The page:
REVIEW WRITTEN BY LEN LEAR
For Digital First Media
Scott Aaron, who is now 36, started working in restaurants at age 13 at the Coffee Station in Morton, Delaware County. He eventually graduated from the Restaurant School of Philadelphia and later worked at several restaurants on the Main Line such as Plate and Gillane’s, both in Ardmore, and Tango in Bryn Mawr, where he was a sous chef. During an interview several years ago when he was at Plate, he told me, “My workers in the kitchen say I’m another Gordon Ramsay since every other word out of my mouth has to be bleeped out.”
Just a month or so ago, Aaron was hired as the executive chef at Isabella’s, the charming 5-year-old Mediterranean restaurant at 382 E. Elm St. (at Cherry) in Conshohocken in a corner building that was formerly home to Jerry’s Jumping Joint. “I redesigned this place completely because of all the new residents in the area,” explained owner Tom Richter, who floats around the dining room schmoozing with customers. Richter, who has one of the most resonant voices I have ever heard, named the Mediterranean restaurant for his 25-year-old daughter.
While seeing the affable Aaron after so many years, I could not help asking if he still has a potty mouth in the kitchen, like Gordon Ramsay. “No more,” he insisted. “After having two kids (Jake, 8, and Emma, 6), they broke me of the habit. They teach you patience.”
One thing that has not changed, though, is Aaron’s alchemy in the kitchen. The chef has a sensible-shoes sensibility toward his food. He is not trying to strip-mine conventional Mediterranean cuisine but simply do it as well as anyone in the area. His new menu is busting a few moves. It’s a buffet of creativity. For example, an appetizer takes a pedestrian asparagus, wraps it with prosciutto caressed by a tempura batter and accompanied by a rich goat cheese dipping sauce ($6). You want to eat this dish so fast that you might get a moving violation.
Working with grape leaves can be a pretty tough needle to thread, if I may use a mixed metaphor, but the grape leaves stuffed with Kobe beef are brightened by the judicious addition of a pretty Piquillo pepper (a sweet variety of chile) sauce ($10). An appetizer of glazed shrimp skewers comes with fried shallots and a spicy sauce with pepper flakes that take this dish up through several stratospheres of sin.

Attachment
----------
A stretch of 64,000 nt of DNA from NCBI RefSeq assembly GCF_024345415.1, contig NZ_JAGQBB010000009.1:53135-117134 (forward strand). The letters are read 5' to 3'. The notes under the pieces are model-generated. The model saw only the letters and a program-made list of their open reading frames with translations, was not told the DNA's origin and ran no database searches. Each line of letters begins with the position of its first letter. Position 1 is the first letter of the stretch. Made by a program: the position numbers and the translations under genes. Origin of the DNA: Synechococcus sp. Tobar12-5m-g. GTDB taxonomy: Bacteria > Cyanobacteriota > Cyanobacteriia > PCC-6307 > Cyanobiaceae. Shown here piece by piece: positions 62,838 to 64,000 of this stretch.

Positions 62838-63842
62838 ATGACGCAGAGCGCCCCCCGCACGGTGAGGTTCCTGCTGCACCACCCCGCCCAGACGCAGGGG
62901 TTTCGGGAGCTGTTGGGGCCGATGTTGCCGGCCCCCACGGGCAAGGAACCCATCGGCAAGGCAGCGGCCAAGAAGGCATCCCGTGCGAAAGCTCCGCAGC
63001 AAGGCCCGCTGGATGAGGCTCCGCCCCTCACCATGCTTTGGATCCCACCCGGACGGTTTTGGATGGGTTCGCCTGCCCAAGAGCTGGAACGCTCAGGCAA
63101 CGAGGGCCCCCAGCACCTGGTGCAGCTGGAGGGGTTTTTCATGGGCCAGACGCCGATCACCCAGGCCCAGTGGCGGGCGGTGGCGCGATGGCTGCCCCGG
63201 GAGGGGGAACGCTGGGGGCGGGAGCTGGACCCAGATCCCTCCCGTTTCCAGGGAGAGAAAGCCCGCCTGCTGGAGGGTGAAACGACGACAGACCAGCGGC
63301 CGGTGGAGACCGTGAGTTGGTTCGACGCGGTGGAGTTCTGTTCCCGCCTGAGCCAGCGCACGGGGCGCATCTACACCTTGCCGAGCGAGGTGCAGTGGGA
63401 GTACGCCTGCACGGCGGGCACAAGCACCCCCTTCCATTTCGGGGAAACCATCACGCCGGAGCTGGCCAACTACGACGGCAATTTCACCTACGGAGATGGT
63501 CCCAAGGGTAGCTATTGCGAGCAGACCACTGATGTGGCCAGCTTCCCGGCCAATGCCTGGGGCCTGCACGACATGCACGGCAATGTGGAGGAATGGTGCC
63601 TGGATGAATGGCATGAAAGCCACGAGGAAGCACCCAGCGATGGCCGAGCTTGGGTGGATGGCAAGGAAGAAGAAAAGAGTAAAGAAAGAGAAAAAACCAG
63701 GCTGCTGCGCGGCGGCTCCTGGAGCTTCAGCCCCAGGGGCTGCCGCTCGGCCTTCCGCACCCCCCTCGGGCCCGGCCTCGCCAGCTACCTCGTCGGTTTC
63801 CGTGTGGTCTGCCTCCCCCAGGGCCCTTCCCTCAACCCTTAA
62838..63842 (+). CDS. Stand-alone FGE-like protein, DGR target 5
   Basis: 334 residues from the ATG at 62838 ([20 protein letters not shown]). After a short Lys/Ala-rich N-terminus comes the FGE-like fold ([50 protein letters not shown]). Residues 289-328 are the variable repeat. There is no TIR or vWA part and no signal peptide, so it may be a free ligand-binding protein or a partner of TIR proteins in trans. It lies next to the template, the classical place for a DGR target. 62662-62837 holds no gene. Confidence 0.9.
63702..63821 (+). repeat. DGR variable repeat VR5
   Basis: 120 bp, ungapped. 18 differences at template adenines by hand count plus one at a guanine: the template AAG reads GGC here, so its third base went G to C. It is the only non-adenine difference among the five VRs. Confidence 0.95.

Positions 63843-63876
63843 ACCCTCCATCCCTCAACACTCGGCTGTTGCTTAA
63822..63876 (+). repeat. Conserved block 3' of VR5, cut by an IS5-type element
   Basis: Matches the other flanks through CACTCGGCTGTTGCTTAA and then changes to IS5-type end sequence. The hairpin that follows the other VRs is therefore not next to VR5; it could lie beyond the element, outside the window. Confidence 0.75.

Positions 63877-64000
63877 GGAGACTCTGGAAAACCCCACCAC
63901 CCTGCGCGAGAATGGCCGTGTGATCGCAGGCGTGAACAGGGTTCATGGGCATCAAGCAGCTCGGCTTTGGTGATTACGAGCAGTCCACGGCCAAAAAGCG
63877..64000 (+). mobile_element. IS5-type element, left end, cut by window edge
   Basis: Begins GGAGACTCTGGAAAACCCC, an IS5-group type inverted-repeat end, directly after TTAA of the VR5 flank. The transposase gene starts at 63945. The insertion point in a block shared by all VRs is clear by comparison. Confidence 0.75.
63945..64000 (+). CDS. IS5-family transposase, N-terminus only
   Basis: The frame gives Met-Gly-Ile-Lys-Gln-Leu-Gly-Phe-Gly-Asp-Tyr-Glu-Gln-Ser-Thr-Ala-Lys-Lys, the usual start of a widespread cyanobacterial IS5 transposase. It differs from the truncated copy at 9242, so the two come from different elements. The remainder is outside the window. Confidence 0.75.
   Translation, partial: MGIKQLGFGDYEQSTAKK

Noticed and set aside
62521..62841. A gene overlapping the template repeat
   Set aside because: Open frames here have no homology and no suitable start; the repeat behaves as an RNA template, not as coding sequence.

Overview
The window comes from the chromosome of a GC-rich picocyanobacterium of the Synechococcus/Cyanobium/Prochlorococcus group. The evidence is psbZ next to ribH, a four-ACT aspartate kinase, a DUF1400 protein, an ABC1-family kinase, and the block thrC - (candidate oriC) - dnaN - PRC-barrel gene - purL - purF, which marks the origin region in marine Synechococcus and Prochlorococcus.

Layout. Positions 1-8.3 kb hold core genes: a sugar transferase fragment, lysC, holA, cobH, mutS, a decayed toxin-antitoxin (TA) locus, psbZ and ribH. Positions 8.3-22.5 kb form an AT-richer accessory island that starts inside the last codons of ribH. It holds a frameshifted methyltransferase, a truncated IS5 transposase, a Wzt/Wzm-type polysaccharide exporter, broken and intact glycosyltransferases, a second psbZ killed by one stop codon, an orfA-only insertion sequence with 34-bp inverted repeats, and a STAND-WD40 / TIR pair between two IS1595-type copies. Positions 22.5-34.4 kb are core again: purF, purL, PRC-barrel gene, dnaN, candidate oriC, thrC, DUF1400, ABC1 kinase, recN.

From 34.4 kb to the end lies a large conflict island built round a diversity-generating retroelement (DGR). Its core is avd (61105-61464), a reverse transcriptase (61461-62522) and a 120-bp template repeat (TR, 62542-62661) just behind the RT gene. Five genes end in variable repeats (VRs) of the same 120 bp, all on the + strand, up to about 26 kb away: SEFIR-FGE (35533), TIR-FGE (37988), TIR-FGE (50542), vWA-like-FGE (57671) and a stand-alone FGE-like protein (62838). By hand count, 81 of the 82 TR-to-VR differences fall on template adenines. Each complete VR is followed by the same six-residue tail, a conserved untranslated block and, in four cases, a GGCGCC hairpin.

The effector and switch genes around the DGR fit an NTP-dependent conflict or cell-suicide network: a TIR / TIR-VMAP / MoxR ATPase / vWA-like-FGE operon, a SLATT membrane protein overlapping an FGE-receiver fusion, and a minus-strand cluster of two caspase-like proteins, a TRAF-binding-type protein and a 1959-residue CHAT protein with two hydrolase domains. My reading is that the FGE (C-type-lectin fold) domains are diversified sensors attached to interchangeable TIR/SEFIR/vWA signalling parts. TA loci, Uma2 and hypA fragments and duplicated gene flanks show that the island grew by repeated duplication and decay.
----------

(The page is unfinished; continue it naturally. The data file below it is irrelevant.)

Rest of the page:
A Tartufo pizza with mild mushroom, goat cheese and other good stuff was somewhat overcooked, and a few pieces were slightly burned ($18).
A super-sweet Watermelon cocktail special was just so-so, but I have to ransack through the closet of my memory to recall a more enjoyable summer cocktail than the pear vanilla Mojito that explodes with fruity flavor ($12). I had a glass of Montoya Pinot Noir ($13) with the grape leaves dish, and as Damon Runyon would have said, I liked it more than somewhat, although the pour was a bit stingy.
Server Michael Phongsak, of Thai origin, an engineering student who lives in Roxborough, is enough reason to go to Isabella’s all by himself. He is super-efficient and loaded with personality. Hostess Diana Brogete, a native of Russia, and bartender Lana Barnes are also charmers.
Isabella is a handsome bi-level property (the second floor is used for private parties, dance and art classes, etc.) with vaulted ceilings, huge windows, hand-made wood tables and floors and a stunning bar. It seats 47 for dining, 14 more at the bar and 20 to 25 on an outdoor patio.
When we visited Isabella’s several years ago, the din was quite loud, but during our recent visit the sound was not an issue at all (and it was a Friday night). Dessert-wise, chocolate chip bread pudding served warm with vanilla ice cream was a chocolate lover’s dream ($6), producing a low moan of pleasure. Indulging in it feels like the delicious frisson of transgression. Happy Hour is Tuesday to Friday, 5 to 7 p.m., when there is half off draft beer as well as select Martinis and glasses of wine for $6.
For more information, call (484) 532-7470 or visit www.barisabella.com.